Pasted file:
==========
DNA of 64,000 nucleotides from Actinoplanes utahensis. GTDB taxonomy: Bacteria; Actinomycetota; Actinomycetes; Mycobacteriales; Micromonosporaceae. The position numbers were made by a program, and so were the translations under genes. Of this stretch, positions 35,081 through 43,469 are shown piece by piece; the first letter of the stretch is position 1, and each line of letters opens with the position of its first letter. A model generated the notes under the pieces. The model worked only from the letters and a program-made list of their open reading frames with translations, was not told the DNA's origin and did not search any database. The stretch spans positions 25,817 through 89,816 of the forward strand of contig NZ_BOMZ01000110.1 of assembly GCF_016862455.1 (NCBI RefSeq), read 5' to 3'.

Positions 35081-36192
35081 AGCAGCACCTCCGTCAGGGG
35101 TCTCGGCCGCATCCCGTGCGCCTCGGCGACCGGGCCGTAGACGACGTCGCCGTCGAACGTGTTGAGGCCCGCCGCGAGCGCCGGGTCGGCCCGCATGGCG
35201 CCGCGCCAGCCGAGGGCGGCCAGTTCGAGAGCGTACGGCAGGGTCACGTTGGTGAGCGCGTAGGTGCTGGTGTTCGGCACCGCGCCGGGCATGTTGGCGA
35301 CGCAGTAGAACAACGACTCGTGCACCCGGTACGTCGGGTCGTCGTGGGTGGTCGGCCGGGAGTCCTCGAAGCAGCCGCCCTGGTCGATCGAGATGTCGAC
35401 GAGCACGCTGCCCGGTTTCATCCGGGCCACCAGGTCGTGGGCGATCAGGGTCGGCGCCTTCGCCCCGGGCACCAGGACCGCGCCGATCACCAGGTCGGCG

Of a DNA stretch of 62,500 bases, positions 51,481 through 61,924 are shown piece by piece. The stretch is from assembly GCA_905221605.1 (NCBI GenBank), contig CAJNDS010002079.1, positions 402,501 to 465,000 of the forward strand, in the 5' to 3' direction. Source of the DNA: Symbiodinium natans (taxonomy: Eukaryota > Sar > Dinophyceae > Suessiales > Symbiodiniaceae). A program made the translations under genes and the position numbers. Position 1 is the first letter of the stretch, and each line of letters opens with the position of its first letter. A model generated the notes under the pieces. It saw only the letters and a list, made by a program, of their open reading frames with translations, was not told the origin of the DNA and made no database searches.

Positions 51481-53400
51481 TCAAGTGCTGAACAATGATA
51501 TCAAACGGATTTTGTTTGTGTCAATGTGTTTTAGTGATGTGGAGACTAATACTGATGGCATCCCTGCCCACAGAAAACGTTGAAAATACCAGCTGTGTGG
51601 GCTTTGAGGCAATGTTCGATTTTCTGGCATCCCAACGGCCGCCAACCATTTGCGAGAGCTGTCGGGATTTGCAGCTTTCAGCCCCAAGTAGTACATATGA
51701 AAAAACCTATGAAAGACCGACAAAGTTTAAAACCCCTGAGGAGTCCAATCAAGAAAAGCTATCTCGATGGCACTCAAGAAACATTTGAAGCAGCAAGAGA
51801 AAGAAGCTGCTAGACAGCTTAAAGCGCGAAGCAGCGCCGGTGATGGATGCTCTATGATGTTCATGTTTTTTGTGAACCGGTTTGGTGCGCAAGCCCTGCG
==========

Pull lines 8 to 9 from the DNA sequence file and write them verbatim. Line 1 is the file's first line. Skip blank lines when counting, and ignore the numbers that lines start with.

Of a DNA stretch of 62,500 bases, positions 51,481 through 61,924 are shown piece by piece. The stretch is from assembly GCA_905221605.1 (NCBI GenBank), contig CAJNDS010002079.1, positions 402,501 to 465,000 of the forward strand, in the 5' to 3' direction. Source of the DNA: Symbiodinium natans (taxonomy: Eukaryota > Sar > Dinophyceae > Suessiales > Symbiodiniaceae). A program made the translations under genes and the position numbers. Position 1 is the first letter of the stretch, and each line of letters opens with the position of its first letter. A model generated the notes under the pieces. It saw only the letters and a list, made by a program, of their open reading frames with translations, was not told the origin of the DNA and made no database searches.

Positions 51481-53400